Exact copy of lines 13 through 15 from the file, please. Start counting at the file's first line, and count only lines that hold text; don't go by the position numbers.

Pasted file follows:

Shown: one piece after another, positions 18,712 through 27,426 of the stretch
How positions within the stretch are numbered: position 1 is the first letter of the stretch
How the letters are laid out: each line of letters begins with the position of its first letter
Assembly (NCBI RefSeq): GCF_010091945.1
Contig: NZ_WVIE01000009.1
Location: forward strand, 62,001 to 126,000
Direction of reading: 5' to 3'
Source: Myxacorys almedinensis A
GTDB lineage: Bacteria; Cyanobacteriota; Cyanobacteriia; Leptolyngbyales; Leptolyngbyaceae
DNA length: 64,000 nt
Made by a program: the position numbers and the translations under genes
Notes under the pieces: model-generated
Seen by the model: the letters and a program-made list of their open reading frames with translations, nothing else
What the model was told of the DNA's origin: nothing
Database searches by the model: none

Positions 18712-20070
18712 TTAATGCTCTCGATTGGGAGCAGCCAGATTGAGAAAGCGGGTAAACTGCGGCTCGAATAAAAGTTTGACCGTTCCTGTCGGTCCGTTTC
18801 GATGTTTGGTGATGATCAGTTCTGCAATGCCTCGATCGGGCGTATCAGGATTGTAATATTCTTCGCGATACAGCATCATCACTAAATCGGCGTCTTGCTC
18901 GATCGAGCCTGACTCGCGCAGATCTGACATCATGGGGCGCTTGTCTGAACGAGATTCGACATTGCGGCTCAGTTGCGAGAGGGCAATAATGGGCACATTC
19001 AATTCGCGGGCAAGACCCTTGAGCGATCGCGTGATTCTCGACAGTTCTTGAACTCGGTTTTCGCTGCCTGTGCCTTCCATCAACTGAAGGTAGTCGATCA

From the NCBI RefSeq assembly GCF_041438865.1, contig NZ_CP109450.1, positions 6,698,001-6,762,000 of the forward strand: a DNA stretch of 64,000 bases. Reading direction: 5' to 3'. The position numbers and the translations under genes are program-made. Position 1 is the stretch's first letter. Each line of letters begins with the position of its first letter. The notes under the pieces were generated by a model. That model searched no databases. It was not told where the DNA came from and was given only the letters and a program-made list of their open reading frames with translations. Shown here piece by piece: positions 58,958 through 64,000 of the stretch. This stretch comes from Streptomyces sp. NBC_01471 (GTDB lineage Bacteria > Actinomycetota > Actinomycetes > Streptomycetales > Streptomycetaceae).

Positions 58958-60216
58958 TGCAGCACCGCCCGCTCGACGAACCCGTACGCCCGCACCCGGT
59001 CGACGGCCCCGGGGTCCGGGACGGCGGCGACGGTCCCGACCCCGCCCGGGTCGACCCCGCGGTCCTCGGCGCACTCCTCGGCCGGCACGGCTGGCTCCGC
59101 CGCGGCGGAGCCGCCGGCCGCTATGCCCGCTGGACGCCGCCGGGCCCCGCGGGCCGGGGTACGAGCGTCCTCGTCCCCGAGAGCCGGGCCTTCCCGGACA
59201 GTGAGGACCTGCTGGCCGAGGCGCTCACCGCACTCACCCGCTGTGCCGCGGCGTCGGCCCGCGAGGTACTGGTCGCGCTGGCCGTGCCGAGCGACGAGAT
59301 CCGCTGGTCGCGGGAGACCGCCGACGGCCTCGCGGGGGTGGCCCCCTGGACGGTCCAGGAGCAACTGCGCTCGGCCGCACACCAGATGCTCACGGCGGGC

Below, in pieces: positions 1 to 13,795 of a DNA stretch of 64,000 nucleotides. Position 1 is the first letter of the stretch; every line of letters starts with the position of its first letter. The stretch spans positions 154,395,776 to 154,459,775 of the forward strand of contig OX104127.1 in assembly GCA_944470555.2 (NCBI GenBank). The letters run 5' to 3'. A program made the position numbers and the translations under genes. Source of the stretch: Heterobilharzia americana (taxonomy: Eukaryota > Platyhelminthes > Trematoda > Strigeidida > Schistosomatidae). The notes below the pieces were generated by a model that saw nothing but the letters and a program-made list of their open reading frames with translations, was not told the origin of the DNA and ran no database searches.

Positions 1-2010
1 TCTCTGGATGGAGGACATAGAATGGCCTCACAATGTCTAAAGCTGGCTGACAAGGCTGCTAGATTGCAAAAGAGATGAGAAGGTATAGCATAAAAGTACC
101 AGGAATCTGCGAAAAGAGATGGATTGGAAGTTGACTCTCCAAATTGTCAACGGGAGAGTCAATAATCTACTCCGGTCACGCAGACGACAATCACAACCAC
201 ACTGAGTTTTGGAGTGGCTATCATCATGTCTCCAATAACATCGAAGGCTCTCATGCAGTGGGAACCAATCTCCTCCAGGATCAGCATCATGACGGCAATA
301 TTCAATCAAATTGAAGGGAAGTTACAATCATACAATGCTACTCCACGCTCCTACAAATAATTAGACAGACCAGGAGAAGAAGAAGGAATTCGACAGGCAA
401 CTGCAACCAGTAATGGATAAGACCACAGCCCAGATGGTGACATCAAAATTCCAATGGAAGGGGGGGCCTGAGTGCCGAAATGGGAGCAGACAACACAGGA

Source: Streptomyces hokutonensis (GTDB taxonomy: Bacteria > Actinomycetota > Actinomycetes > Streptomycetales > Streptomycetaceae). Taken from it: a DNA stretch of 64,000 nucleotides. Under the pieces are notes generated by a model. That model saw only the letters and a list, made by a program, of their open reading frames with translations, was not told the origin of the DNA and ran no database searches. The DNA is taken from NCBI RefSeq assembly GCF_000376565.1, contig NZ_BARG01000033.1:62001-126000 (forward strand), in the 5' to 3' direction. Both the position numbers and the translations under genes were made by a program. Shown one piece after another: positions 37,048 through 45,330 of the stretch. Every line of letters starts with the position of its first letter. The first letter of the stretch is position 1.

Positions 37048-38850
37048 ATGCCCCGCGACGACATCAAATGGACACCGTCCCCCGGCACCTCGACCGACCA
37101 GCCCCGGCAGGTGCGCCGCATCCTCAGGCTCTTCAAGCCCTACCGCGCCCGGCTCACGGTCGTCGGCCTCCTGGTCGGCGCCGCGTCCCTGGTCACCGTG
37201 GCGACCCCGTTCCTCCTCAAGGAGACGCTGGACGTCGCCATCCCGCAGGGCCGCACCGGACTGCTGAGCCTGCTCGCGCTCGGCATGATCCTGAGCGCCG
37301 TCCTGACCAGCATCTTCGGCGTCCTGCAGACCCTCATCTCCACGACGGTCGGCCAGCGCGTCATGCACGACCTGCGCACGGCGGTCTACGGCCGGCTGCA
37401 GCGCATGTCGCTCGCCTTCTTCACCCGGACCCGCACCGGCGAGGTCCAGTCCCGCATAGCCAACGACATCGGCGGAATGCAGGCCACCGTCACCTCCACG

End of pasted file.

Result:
Seen by the model: the letters and a program-made list of their open reading frames with translations, nothing else
What the model was told of the DNA's origin: nothing
Database searches by the model: none